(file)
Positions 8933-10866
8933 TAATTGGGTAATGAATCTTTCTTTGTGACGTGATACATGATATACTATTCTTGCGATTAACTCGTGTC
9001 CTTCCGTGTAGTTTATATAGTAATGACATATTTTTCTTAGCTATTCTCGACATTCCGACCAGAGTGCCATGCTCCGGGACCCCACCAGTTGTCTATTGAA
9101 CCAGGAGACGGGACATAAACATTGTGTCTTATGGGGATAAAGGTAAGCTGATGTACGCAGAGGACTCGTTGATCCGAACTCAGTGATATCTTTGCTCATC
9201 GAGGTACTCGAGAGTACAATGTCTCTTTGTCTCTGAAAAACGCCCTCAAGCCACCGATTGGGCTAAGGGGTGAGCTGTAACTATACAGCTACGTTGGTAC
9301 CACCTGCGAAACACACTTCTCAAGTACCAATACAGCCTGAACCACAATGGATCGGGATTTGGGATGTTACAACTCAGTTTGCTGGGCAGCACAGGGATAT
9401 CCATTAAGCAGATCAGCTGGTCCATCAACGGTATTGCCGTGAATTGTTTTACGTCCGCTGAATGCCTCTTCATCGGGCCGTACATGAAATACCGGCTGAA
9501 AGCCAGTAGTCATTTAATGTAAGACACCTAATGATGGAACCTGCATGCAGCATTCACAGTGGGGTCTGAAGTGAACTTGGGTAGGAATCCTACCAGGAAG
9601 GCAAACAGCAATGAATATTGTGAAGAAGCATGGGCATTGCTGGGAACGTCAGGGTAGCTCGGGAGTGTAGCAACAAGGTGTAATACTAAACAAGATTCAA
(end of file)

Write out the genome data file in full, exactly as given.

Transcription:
Positions 8933-10866
8933 TAATTGGGTAATGAATCTTTCTTTGTGACGTGATACATGATATACTATTCTTGCGATTAACTCGTGTC
9001 CTTCCGTGTAGTTTATATAGTAATGACATATTTTTCTTAGCTATTCTCGACATTCCGACCAGAGTGCCATGCTCCGGGACCCCACCAGTTGTCTATTGAA
9101 CCAGGAGACGGGACATAAACATTGTGTCTTATGGGGATAAAGGTAAGCTGATGTACGCAGAGGACTCGTTGATCCGAACTCAGTGATATCTTTGCTCATC
9201 GAGGTACTCGAGAGTACAATGTCTCTTTGTCTCTGAAAAACGCCCTCAAGCCACCGATTGGGCTAAGGGGTGAGCTGTAACTATACAGCTACGTTGGTAC
9301 CACCTGCGAAACACACTTCTCAAGTACCAATACAGCCTGAACCACAATGGATCGGGATTTGGGATGTTACAACTCAGTTTGCTGGGCAGCACAGGGATAT
9401 CCATTAAGCAGATCAGCTGGTCCATCAACGGTATTGCCGTGAATTGTTTTACGTCCGCTGAATGCCTCTTCATCGGGCCGTACATGAAATACCGGCTGAA
9501 AGCCAGTAGTCATTTAATGTAAGACACCTAATGATGGAACCTGCATGCAGCATTCACAGTGGGGTCTGAAGTGAACTTGGGTAGGAATCCTACCAGGAAG
9601 GCAAACAGCAATGAATATTGTGAAGAAGCATGGGCATTGCTGGGAACGTCAGGGTAGCTCGGGAGTGTAGCAACAAGGTGTAATACTAAACAAGATTCAA